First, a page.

Is your child getting enough iron?

Mo 33 boy eating

Iron is important for healthy red blood and for energy. Make sure your toddler is getting enough iron by giving her 2-3 servings each day of foods that are good sources of it.

Foods with lots of iron:

  • Beans —kidney, pinto, red, great northern, navy, small white, and lima
  • Lentils and black-eyed peas.
  • Organ meats like heart and liver
  • Sunflower seeds

Foods with some iron:

  •  Dried fruit —raisins, apricots, and prunes —cut into small pieces to prevent choking
  •  Egg yolk
  •  Enriched breads, cereals, macaroni, noodles, and rice
  •  Whole wheat breads and whole grain cereals
  •  Beef, pork, chicken, fish
  •  Nuts —break into small pieces to prevent choking
  • Split peas
  • Spinach, greens, broccoli, and green peas

Make a life-size drawing so your child can see and talk about herself.


  •  A large sheet of paper such as craft paper
  •  Crayon or marking pen

What to do

  • Ask your child to lie down on the paper that you have spread out on a smooth surface like the floor.
  • Now, use a crayon or marking pen to draw all around her from head to toe. Don’t forget to draw in between fingers and around ears. Get as much detail as possible!
  • When you have finished the outline, you and your child can fill it in. Name the body parts, like arms, elbows, fingers and items of clothing, like shirt and pants, as you color them.
  •  Let your child look in a mirror so she can draw her eyes, nose, and mouth into the picture. Don’t be afraid to be imaginative! Green hair is OK!
  •  When your child’s picture is finished, hang it up where everyone can admire it. You can repeat this activity every few months, or at each birthday, so you can see changes and talk about them, ”See how much bigger you are getting,” “Your hair is getting longer” or “You’re wearing a dress here.”

Vision testing checks problems that may go unnoticed.

Vision testing should be a part of your child ’s regular health checkup. A vision test determines each eye’s ability to see “sharply.”

  • Toddlers’ vision is tested by their ability to follow an object moving from ab out 12 to 15 inches from their face to a few inches from their nose.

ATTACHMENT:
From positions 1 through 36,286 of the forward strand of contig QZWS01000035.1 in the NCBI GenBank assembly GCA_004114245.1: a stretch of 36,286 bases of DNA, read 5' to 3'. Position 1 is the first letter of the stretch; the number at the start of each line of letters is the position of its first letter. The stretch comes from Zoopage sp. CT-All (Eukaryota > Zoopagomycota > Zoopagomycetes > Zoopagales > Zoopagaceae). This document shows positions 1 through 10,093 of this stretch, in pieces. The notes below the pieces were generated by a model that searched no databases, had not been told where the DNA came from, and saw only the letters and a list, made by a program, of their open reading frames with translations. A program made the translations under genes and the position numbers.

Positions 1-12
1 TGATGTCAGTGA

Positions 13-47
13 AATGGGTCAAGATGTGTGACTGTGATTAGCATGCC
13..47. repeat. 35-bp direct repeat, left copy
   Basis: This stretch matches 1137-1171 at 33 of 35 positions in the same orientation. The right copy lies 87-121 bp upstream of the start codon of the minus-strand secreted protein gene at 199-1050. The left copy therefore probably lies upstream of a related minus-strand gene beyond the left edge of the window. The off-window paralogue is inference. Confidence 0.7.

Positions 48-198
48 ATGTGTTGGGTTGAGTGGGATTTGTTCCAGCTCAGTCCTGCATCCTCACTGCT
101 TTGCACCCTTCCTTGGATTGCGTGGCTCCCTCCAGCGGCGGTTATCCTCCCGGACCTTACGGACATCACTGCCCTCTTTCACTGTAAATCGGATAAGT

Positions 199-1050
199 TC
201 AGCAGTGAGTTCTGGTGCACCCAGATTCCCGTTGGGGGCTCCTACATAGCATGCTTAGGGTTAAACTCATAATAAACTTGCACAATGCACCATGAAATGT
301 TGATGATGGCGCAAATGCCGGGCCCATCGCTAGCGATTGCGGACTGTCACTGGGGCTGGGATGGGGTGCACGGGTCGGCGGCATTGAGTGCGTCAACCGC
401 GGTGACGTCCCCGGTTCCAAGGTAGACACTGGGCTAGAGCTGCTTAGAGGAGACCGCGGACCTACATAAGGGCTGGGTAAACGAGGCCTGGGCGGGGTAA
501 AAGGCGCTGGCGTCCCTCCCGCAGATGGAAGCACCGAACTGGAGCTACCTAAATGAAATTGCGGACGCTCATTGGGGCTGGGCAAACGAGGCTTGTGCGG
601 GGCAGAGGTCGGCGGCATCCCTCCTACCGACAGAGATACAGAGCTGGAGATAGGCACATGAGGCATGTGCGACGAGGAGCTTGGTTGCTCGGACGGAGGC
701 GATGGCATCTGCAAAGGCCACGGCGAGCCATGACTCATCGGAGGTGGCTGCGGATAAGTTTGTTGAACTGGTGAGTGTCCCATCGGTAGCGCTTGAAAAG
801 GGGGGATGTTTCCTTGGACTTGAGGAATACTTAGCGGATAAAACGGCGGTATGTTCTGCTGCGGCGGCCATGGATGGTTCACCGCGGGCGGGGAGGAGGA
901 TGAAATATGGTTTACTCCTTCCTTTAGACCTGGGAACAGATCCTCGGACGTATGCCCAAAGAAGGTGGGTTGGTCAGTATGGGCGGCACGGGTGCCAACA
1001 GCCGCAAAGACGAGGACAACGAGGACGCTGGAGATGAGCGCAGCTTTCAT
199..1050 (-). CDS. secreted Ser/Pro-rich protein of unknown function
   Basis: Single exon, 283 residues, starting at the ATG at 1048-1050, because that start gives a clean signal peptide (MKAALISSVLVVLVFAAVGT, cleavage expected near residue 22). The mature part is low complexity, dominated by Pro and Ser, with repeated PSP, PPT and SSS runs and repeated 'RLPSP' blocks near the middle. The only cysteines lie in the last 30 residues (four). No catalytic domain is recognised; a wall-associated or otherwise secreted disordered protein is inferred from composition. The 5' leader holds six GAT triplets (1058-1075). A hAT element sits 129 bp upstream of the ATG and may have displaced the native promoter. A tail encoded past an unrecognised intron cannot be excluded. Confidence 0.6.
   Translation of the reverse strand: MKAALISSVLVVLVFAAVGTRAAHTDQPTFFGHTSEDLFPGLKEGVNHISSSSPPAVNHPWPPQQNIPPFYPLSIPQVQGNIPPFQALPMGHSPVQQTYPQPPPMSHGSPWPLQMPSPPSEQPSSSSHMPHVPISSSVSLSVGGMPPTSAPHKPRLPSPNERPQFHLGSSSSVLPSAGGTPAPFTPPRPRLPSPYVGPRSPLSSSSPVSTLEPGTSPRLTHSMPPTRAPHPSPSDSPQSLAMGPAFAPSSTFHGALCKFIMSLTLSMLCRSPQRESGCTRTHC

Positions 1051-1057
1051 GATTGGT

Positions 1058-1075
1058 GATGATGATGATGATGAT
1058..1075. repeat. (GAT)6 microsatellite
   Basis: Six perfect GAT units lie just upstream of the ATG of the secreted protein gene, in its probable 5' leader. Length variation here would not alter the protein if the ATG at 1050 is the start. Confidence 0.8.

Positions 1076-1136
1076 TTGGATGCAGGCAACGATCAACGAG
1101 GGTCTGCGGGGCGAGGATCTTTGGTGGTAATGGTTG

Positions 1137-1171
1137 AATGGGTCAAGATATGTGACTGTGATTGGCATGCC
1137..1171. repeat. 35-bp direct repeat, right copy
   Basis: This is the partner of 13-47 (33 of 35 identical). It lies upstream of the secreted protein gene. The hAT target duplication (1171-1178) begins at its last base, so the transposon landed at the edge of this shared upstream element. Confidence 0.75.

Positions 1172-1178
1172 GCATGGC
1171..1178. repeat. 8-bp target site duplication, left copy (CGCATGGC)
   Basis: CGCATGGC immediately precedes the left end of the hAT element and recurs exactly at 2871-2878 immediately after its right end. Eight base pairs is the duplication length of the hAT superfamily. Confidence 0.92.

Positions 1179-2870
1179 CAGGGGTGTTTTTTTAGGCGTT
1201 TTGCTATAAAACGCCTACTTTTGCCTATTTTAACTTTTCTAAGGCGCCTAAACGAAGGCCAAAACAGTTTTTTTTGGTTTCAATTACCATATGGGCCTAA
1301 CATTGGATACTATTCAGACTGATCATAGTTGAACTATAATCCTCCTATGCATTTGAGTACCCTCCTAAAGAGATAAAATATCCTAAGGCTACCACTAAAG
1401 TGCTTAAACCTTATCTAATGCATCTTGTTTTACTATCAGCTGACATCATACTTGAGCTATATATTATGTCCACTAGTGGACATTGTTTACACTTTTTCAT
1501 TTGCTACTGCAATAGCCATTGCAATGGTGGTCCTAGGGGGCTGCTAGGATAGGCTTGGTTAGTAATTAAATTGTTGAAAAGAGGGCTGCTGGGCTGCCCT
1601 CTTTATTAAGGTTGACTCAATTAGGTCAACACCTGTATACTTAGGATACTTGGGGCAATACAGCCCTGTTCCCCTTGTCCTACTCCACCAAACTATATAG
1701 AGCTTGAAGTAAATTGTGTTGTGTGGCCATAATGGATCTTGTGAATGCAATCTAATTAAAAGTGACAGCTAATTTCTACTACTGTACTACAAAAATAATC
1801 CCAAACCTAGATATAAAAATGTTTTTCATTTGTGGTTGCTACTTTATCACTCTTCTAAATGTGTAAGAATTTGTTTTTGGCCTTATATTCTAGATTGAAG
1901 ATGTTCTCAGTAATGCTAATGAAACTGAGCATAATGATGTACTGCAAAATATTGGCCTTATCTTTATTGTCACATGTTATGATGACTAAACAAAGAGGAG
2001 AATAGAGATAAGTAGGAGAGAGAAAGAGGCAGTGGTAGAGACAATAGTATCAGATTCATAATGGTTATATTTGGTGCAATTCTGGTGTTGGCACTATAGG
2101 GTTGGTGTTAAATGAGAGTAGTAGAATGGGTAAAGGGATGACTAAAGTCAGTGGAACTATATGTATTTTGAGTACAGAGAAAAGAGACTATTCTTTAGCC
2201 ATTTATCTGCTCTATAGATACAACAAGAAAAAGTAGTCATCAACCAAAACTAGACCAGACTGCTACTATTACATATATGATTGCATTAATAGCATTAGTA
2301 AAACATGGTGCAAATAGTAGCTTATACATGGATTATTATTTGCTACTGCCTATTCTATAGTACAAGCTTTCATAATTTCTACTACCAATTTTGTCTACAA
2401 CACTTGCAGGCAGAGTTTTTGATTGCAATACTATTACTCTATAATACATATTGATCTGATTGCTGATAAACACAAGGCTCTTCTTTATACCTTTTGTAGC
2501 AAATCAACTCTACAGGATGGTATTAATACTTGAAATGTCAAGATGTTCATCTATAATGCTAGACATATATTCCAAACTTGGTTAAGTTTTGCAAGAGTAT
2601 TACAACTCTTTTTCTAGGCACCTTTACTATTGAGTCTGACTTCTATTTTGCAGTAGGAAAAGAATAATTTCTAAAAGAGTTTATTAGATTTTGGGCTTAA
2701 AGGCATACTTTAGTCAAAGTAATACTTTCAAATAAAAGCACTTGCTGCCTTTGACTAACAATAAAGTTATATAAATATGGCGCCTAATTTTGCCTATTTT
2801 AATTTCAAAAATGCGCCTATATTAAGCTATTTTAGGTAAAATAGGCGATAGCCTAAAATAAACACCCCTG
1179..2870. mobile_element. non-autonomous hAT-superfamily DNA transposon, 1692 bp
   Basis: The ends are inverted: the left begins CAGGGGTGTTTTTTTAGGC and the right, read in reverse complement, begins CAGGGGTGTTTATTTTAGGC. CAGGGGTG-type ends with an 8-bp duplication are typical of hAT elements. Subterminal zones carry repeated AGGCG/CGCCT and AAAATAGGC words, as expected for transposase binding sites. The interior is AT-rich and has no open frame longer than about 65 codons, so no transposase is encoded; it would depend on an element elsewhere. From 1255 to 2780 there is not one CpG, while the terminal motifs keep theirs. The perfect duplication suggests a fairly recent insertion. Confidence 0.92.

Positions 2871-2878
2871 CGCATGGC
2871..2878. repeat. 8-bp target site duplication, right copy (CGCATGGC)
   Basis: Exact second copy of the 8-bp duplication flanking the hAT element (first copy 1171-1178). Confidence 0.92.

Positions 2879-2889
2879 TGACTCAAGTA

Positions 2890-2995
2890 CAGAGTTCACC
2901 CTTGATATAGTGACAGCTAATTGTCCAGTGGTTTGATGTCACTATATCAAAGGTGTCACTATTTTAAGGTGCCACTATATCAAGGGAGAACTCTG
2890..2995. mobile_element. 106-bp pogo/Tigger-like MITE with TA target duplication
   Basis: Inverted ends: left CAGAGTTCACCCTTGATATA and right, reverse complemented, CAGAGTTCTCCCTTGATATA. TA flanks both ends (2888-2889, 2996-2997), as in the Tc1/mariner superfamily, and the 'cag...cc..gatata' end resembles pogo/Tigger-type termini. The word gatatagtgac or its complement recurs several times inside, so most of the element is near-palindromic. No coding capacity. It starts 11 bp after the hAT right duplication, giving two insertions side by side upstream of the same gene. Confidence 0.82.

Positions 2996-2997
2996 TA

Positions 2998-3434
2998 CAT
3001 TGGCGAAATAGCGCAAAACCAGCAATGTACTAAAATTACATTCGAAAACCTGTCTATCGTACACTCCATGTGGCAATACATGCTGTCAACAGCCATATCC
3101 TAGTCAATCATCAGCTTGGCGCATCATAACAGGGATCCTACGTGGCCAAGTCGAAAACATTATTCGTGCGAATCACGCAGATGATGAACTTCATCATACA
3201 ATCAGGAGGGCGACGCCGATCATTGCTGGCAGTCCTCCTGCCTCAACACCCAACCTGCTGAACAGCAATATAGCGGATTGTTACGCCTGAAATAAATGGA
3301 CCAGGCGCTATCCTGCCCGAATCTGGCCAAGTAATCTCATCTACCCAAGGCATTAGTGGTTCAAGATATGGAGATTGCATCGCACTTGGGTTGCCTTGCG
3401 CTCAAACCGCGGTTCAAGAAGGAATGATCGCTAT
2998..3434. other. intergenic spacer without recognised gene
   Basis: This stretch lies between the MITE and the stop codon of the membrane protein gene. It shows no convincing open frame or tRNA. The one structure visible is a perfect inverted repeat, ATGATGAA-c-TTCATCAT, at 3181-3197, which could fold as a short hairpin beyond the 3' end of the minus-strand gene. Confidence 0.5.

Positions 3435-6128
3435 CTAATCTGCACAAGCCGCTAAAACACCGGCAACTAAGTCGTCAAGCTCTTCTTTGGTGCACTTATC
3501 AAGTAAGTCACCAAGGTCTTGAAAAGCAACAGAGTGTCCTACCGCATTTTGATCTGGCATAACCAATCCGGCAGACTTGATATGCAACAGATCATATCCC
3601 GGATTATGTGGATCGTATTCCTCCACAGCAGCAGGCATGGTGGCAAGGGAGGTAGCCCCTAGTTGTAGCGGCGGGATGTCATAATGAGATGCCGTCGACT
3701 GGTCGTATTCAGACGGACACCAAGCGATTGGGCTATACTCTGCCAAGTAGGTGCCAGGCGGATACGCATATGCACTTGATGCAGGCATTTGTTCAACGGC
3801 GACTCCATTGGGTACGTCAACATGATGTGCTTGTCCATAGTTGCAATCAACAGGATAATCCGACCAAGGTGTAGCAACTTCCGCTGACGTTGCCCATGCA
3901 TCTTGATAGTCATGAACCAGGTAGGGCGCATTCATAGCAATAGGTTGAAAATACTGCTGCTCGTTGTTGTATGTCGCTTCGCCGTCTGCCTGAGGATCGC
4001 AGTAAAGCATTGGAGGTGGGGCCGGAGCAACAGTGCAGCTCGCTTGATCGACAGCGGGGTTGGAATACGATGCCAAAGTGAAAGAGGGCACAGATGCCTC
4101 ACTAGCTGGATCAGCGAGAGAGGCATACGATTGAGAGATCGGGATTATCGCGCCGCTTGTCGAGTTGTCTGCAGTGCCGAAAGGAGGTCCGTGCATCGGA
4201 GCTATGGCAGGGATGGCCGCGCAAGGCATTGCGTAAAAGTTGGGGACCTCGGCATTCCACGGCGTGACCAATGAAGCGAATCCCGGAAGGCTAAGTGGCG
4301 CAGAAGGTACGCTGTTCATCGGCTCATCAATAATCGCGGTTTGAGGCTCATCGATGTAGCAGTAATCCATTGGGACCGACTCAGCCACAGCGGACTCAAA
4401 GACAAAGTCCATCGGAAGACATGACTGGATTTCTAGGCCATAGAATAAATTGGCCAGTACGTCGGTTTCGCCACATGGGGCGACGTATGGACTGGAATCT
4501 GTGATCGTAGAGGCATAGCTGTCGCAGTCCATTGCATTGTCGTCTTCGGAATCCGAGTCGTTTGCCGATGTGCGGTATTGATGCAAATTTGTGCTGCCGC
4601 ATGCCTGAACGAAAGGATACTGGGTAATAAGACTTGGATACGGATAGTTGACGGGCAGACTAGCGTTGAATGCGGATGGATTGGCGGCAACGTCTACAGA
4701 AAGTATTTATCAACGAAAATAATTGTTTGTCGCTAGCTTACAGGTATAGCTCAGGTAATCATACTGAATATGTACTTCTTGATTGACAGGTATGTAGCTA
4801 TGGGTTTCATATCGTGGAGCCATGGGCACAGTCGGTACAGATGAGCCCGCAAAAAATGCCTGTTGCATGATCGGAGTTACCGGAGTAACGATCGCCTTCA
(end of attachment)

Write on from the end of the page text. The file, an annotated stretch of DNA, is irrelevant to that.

• Each eye is tested separately by covering one eye and observing the other eye as it follows the vision tester’s finger.
  • Most toddlers can learn how to take a formal vision screening test. Some wall charts use pictures of things that are familiar to the child. The child covers each eye in turn and identifies what he can see.
  • Some toddlers have a “lazy eye.” These children need regularly scheduled vision tests to be sure that problems are identified early. Finding problems early and getting medical care may prevent permanent loss of vision.

Parents may not notice vision problems. Since a young child has no knowledge of what good vision is, he does not complain. Your child’s ability to see is essential for learning. You can provide your child with a head start for preschool and kindergarten, if you make sure his eyesight is normal.

Mo 33 vision check

Your child will love you even if you’re strict and set limits.

Mo 33 Father son small

Some parents are afraid to be strict with their children. They fear that if they are strict, their children will love them less. This is not true.

  • Good discipline is fair, sensitive, and consistent, and it is guided by the parents’ love and desire to help the child grow. When you take the time to teach your child to do things right, she will feel loved and valued.
  •  Your child can understand rules —such as not playing with knives —that are for her own safety. She can also come to understand and accept limits set to keep her from disturbing others or destroying property.

Children need to learn that their rights are important, but no more important than the rights of others. If she does not learn this now, your toddler may actually become the kind of child who is less lovable.

Use games to teach your child new skills.

A costume box encourages your toddler’s creativity and pretend play

Mo 33 girl superhero


  • Your toddler will know what to do with this box of costumes. She has lots of imagination.
  • Encourage her pretend play by suggesting people she can pretend to be. Suggest that she act out characters you’ve read about in stories or have her ask you to guess who she is dressed up as.
  • Sometimes, she’ll enjoy having you dress up and pretend with her.

“Where is it?” teaches in, under, and beside

  • Ask your child to move something to a different place. For example, using a ball and a basket, ask him to put the ball in the basket or beside it or under it or on top of it.
  • You can ask him to put his hat on his head, next to his head, under his foot, behind his back, and so forth.


  • Large, cardboard box
  • Cast off clothing, hats, scarves, shawls, and so on

Matching pairs game teaches the same and different

  • Collect pairs of things that are the same —such as two spoons, two bars of soap, two playing cards, two plates, or two toothbrushes.
  • Mix the sets up, then hold one and ask your child to pick another that is the same. You can take a turn at guessing.
  • To make the game more difficult, choose pairs of pictures, numbers, letters, or playing cards and ask your child to match the one you hold up.